Caspase-3p20 was found within cells showing features of apoptosis, and more than half of the caspase-3p20 labeled cells were TUNEL positive. The relatively large fraction of double-labeled cells suggests the importance of caspase-3 activation to ischemia-induced apoptosis in mammalian brain and is consistent with previously published data indicating that blocking caspase activation alters the outcome of experimental cerebral ischemia (Friedlander et al., 1997; Hara et al., 1997a,b) and markers of apoptosis (Endres et al., 1998). A similar staining pattern was observed for Reaper, an apoptosis inducer, and TUNEL-positive cells in Drosophila embryos: there are cells positive for Reaper only, for TUNEL only, and for Reaper and TUNEL (White et al., 1994). Caspase-3 activation may not be required for apoptosis in all cells because we observed ∼50% of TUNEL-positive cells that did not stain for the caspase-3 cleavage product.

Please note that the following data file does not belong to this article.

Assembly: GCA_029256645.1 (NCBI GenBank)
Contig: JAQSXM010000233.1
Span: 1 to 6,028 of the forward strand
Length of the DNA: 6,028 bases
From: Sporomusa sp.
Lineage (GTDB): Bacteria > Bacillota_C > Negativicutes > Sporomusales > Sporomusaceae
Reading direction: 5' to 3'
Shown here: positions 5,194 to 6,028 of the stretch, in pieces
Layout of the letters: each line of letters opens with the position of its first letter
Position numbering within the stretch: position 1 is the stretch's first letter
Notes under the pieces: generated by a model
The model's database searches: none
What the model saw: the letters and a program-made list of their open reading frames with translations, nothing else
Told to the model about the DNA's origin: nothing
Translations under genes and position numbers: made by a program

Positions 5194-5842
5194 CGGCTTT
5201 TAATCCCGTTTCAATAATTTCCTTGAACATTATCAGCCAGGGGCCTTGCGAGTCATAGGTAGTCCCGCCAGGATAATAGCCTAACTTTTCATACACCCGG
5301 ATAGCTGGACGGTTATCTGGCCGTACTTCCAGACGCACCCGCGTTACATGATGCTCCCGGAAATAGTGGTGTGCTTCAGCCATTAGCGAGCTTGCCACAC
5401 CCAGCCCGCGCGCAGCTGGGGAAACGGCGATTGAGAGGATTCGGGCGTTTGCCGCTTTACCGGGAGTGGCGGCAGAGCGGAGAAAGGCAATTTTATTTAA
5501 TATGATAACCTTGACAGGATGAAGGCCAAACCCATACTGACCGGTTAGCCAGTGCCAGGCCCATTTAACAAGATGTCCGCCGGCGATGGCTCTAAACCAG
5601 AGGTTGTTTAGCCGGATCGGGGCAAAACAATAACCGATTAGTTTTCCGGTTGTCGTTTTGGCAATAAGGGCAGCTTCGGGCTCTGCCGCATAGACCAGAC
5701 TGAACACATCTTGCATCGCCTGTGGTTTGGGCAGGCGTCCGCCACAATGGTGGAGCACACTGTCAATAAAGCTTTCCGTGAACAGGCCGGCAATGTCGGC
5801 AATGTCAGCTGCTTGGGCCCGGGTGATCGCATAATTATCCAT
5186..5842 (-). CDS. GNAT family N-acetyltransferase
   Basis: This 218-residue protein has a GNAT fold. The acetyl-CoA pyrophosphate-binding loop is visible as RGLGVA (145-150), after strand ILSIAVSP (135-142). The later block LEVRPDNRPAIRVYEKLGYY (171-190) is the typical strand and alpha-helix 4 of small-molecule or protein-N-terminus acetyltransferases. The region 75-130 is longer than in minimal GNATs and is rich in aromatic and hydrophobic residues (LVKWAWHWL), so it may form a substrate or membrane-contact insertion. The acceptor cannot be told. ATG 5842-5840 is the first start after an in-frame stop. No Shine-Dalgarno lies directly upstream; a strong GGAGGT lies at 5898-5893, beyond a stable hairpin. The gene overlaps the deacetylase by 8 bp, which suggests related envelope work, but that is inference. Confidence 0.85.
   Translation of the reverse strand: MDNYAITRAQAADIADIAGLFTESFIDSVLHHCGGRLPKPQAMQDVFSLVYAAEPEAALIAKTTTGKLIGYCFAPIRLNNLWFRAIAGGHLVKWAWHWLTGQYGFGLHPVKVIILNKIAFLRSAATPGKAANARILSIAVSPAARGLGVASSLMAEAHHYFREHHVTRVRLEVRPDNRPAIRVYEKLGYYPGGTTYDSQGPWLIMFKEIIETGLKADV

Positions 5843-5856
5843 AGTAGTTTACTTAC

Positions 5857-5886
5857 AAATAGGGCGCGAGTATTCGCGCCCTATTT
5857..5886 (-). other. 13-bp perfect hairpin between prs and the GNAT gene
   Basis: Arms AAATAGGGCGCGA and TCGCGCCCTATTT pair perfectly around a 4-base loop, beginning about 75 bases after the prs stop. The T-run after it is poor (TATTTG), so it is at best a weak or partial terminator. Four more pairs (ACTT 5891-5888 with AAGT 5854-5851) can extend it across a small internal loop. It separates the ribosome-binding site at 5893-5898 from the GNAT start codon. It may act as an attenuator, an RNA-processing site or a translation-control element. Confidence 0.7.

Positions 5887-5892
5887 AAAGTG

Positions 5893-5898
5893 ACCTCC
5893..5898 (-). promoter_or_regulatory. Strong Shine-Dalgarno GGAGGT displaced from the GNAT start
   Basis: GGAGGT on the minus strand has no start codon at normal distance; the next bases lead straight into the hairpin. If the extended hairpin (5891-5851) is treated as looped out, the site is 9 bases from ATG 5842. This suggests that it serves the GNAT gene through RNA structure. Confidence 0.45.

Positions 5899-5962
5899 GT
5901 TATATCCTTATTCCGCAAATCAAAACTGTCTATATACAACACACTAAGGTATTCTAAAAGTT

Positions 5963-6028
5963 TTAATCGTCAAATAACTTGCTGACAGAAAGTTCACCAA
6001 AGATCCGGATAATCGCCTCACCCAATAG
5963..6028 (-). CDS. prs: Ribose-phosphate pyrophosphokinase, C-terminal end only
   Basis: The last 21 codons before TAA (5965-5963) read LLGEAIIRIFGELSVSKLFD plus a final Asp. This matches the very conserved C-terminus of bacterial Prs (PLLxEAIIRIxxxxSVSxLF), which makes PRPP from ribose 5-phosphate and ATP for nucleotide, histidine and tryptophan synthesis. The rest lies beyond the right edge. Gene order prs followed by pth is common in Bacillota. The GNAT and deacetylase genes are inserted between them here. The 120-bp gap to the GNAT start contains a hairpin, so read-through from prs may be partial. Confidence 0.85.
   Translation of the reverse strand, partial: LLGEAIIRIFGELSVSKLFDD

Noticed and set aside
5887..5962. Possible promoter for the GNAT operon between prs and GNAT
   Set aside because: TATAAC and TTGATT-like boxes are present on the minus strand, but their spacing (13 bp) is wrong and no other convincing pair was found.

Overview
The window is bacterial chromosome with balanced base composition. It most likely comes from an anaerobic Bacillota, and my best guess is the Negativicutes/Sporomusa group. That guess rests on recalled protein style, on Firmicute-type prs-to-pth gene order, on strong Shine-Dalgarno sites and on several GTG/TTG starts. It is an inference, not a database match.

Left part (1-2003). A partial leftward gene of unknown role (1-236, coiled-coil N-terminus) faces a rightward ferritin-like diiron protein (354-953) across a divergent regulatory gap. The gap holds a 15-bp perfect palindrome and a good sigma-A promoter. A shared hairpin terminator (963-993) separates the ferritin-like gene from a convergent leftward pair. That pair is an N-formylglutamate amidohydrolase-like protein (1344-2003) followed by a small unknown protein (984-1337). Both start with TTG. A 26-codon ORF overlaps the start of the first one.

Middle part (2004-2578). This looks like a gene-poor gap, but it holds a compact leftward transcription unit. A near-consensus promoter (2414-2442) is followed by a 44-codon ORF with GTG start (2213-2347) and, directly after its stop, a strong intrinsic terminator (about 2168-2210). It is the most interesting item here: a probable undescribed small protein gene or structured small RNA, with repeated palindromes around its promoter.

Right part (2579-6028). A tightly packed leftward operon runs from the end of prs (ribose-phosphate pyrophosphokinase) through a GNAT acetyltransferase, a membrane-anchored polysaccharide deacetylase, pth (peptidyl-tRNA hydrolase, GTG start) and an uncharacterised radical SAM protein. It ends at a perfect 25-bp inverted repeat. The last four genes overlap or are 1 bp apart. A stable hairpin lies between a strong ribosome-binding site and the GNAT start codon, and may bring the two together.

Several regional differences were observed between striatum and parietal cortex that may reflect more severe striatal injury or region-specific differences in constitutive caspase-3p32 expression. Constitutive caspase-3p32 immunoreactivity was low in striatal cells, but by 6 hr p20 immunoreactivity was marked in numerous striatal cells and colocalized with TUNEL after reperfusion. By contrast, constitutive caspase-3p32 staining was prominent within parietal cortex, as was p20 immunoreactivity early after reperfusion. The onset of TUNEL, however, was more delayed and less dramatic than in striatum. In every instance though, activation of caspase-3 preceded the appearance of TUNEL. The findings suggest that the apoptotic cell death pathway shows regional differences conditioned by cell type and local factors.